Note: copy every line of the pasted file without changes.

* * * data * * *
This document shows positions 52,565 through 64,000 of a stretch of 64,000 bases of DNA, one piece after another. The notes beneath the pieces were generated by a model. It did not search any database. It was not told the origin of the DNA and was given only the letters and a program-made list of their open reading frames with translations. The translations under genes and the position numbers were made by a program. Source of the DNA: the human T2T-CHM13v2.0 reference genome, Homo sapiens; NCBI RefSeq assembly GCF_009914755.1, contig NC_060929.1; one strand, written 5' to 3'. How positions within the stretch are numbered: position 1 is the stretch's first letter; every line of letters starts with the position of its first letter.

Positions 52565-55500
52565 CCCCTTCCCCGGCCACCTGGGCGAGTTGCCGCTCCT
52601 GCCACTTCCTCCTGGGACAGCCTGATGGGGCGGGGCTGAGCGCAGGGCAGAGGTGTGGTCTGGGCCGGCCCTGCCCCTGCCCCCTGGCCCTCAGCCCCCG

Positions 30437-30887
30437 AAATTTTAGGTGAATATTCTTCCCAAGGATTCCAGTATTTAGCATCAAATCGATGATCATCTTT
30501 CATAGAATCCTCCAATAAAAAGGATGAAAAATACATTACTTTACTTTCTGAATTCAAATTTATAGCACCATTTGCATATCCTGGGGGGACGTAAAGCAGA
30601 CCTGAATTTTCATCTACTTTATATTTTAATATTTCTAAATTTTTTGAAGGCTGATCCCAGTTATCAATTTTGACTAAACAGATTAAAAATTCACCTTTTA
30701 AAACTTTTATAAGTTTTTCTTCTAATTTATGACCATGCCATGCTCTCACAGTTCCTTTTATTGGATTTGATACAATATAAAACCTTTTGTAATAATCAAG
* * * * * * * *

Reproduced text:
This document shows positions 52,565 through 64,000 of a stretch of 64,000 bases of DNA, one piece after another. The notes beneath the pieces were generated by a model. It did not search any database. It was not told the origin of the DNA and was given only the letters and a program-made list of their open reading frames with translations. The translations under genes and the position numbers were made by a program. Source of the DNA: the human T2T-CHM13v2.0 reference genome, Homo sapiens; NCBI RefSeq assembly GCF_009914755.1, contig NC_060929.1; one strand, written 5' to 3'. How positions within the stretch are numbered: position 1 is the stretch's first letter; every line of letters starts with the position of its first letter.

Positions 52565-55500
52565 CCCCTTCCCCGGCCACCTGGGCGAGTTGCCGCTCCT
52601 GCCACTTCCTCCTGGGACAGCCTGATGGGGCGGGGCTGAGCGCAGGGCAGAGGTGTGGTCTGGGCCGGCCCTGCCCCTGCCCCCTGGCCCTCAGCCCCCG

Positions 30437-30887
30437 AAATTTTAGGTGAATATTCTTCCCAAGGATTCCAGTATTTAGCATCAAATCGATGATCATCTTT
30501 CATAGAATCCTCCAATAAAAAGGATGAAAAATACATTACTTTACTTTCTGAATTCAAATTTATAGCACCATTTGCATATCCTGGGGGGACGTAAAGCAGA
30601 CCTGAATTTTCATCTACTTTATATTTTAATATTTCTAAATTTTTTGAAGGCTGATCCCAGTTATCAATTTTGACTAAACAGATTAAAAATTCACCTTTTA
30701 AAACTTTTATAAGTTTTTCTTCTAATTTATGACCATGCCATGCTCTCACAGTTCCTTTTATTGGATTTGATACAATATAAAACCTTTTGTAATAATCAAG